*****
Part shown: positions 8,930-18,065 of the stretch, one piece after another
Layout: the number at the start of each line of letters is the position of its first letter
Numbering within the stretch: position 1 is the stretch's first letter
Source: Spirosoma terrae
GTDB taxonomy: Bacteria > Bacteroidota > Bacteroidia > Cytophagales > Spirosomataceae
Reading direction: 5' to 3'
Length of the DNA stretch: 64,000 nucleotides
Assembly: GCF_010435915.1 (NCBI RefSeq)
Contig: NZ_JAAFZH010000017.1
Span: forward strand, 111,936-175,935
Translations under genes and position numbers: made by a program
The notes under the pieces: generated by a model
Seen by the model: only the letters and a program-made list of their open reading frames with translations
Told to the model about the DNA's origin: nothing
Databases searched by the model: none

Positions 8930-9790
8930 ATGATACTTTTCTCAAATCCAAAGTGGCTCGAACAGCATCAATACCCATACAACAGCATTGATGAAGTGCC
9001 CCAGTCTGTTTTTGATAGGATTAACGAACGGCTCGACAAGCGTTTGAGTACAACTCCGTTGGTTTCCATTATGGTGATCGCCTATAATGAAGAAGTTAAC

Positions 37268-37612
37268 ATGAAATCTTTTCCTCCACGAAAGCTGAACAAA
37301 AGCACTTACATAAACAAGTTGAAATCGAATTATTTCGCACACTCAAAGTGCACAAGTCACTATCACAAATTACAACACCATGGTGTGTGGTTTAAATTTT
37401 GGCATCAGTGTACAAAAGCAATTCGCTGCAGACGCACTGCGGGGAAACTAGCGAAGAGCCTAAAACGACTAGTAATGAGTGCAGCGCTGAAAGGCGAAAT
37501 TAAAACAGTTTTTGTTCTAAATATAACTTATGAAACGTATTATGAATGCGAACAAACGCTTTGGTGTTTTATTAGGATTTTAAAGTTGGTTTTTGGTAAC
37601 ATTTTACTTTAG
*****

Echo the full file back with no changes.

Part shown: positions 8,930-18,065 of the stretch, one piece after another
Layout: the number at the start of each line of letters is the position of its first letter
Numbering within the stretch: position 1 is the stretch's first letter
Source: Spirosoma terrae
GTDB taxonomy: Bacteria > Bacteroidota > Bacteroidia > Cytophagales > Spirosomataceae
Reading direction: 5' to 3'
Length of the DNA stretch: 64,000 nucleotides
Assembly: GCF_010435915.1 (NCBI RefSeq)
Contig: NZ_JAAFZH010000017.1
Span: forward strand, 111,936-175,935
Translations under genes and position numbers: made by a program
The notes under the pieces: generated by a model
Seen by the model: only the letters and a program-made list of their open reading frames with translations
Told to the model about the DNA's origin: nothing
Databases searched by the model: none

Positions 8930-9790
8930 ATGATACTTTTCTCAAATCCAAAGTGGCTCGAACAGCATCAATACCCATACAACAGCATTGATGAAGTGCC
9001 CCAGTCTGTTTTTGATAGGATTAACGAACGGCTCGACAAGCGTTTGAGTACAACTCCGTTGGTTTCCATTATGGTGATCGCCTATAATGAAGAAGTTAAC

Positions 37268-37612
37268 ATGAAATCTTTTCCTCCACGAAAGCTGAACAAA
37301 AGCACTTACATAAACAAGTTGAAATCGAATTATTTCGCACACTCAAAGTGCACAAGTCACTATCACAAATTACAACACCATGGTGTGTGGTTTAAATTTT
37401 GGCATCAGTGTACAAAAGCAATTCGCTGCAGACGCACTGCGGGGAAACTAGCGAAGAGCCTAAAACGACTAGTAATGAGTGCAGCGCTGAAAGGCGAAAT
37501 TAAAACAGTTTTTGTTCTAAATATAACTTATGAAACGTATTATGAATGCGAACAAACGCTTTGGTGTTTTATTAGGATTTTAAAGTTGGTTTTTGGTAAC
37601 ATTTTACTTTAG